The beautiful thing about meditation is that there is no place for understanding in the act itself. Of course, an understanding is part of it. For me, it's how I might situate myself — why I might practice a certain way. But this understanding quickly reaches its limit and the demand for a practice takes over. It's no longer a question of why you're doing this but of how you're doing it. It's all performance, all a doing.

Meditation, then, is not a not doing. Even wu wei, action through inaction, is not not doing. Both are quite demanding as a practice, as something you do with your body, your mind, your time. They demand a posture of standing in the world, towards the world, with the world — and with yourself. This posture is as visible as it is invisible. Meditation is not just sitting there. It is a state of poise, relaxed and alert. It's a matter of holding your shoulders, your arms, your head a certain way — not because of a dogma or understanding but because such is the way to facilitate the end of understanding.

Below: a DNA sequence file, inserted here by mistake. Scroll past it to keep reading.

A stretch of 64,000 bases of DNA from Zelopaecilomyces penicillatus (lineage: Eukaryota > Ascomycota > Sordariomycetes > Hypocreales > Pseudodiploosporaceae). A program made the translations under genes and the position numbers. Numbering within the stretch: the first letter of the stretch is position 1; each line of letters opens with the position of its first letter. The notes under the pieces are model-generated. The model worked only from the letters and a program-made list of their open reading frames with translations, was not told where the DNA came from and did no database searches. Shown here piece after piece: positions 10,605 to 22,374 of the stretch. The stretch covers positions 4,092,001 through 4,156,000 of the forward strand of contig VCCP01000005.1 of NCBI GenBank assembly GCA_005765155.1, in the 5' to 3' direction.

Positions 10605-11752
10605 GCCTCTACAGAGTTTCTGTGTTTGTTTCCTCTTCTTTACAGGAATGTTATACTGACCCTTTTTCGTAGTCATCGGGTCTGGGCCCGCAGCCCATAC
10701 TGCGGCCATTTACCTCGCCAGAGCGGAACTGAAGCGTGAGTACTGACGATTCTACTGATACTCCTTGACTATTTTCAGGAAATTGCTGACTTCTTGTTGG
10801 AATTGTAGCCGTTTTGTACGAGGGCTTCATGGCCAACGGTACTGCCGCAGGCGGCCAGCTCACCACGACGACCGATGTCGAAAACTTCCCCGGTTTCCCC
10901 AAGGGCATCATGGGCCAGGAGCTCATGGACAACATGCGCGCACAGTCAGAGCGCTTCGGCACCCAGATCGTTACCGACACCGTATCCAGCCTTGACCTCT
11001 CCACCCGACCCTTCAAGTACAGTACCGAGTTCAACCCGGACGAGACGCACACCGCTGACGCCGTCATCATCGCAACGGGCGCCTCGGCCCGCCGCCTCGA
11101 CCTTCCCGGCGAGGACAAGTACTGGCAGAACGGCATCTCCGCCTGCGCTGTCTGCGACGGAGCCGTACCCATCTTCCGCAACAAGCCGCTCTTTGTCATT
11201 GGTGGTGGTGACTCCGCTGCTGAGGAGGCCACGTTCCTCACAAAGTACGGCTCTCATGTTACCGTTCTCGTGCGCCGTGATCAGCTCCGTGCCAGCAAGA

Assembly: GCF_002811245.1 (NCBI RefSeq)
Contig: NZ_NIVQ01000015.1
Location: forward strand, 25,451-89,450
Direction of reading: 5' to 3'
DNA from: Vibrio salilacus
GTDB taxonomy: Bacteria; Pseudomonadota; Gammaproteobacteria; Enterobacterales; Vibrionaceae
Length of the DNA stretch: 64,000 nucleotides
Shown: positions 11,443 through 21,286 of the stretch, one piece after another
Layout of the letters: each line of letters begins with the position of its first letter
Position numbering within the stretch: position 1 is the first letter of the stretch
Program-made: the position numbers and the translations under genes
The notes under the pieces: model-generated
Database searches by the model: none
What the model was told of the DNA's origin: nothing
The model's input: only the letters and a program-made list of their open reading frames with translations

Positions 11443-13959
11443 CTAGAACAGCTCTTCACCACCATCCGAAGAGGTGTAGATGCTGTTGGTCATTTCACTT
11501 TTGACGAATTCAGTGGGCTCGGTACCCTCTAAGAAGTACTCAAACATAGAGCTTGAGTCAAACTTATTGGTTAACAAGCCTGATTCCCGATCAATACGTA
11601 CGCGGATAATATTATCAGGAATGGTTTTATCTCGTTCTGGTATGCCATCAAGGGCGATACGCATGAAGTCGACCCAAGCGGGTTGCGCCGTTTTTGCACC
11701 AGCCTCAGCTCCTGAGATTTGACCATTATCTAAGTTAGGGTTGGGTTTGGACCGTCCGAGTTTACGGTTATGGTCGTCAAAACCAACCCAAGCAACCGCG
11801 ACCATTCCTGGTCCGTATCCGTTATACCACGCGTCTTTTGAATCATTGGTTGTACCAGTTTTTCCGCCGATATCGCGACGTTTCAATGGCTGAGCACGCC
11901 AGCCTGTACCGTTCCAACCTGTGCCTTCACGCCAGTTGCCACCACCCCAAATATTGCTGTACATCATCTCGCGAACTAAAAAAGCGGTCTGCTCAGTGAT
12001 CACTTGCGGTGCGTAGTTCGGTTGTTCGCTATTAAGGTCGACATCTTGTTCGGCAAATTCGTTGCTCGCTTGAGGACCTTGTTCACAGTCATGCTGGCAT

Of course, this is not just true of meditation and Taoism, though they provide such perfect models. It's true of, say, Deleuze and Guattari's A Thousand Plateaus. There are a lot of ideas in that book; it produces and proliferates concepts at a dizzying pace. In fact, it's so abundant that understanding becomes overwhelmed — and, at some point, silly. The book disorients and reorients, introducing a different practice of making sense, of understanding. It's a practice of multiplicity, of play, of generosity. After all, what could be more absurd than someone being adamant about multiplicity!

This doesn't stop the academy, of course, from trying to suck the life — which is to say, the practice — out of Deleuze and Guattari. Fortunately for me, I'm no longer an academic. I don't have to understand anything anymore.